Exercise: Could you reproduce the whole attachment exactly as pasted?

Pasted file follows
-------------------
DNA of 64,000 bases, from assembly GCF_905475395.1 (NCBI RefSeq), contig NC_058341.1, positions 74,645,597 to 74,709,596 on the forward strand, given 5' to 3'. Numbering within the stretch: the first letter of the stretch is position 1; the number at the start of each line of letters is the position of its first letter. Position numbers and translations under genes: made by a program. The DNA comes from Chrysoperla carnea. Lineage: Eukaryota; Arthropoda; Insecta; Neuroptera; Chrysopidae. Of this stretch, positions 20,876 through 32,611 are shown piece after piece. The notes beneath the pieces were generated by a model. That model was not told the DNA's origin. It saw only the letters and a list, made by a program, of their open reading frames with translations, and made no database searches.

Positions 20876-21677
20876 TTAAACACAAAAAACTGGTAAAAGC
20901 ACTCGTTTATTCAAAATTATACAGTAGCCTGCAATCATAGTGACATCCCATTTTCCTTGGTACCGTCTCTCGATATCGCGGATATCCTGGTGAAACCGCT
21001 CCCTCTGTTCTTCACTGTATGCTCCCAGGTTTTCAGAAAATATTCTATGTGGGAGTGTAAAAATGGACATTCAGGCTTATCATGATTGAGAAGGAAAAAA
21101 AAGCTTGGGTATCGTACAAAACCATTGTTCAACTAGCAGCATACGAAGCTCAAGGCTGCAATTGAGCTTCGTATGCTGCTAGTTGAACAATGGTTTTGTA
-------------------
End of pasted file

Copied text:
DNA of 64,000 bases, from assembly GCF_905475395.1 (NCBI RefSeq), contig NC_058341.1, positions 74,645,597 to 74,709,596 on the forward strand, given 5' to 3'. Numbering within the stretch: the first letter of the stretch is position 1; the number at the start of each line of letters is the position of its first letter. Position numbers and translations under genes: made by a program. The DNA comes from Chrysoperla carnea. Lineage: Eukaryota; Arthropoda; Insecta; Neuroptera; Chrysopidae. Of this stretch, positions 20,876 through 32,611 are shown piece after piece. The notes beneath the pieces were generated by a model. That model was not told the DNA's origin. It saw only the letters and a list, made by a program, of their open reading frames with translations, and made no database searches.

Positions 20876-21677
20876 TTAAACACAAAAAACTGGTAAAAGC
20901 ACTCGTTTATTCAAAATTATACAGTAGCCTGCAATCATAGTGACATCCCATTTTCCTTGGTACCGTCTCTCGATATCGCGGATATCCTGGTGAAACCGCT
21001 CCCTCTGTTCTTCACTGTATGCTCCCAGGTTTTCAGAAAATATTCTATGTGGGAGTGTAAAAATGGACATTCAGGCTTATCATGATTGAGAAGGAAAAAA
21101 AAGCTTGGGTATCGTACAAAACCATTGTTCAACTAGCAGCATACGAAGCTCAAGGCTGCAATTGAGCTTCGTATGCTGCTAGTTGAACAATGGTTTTGTA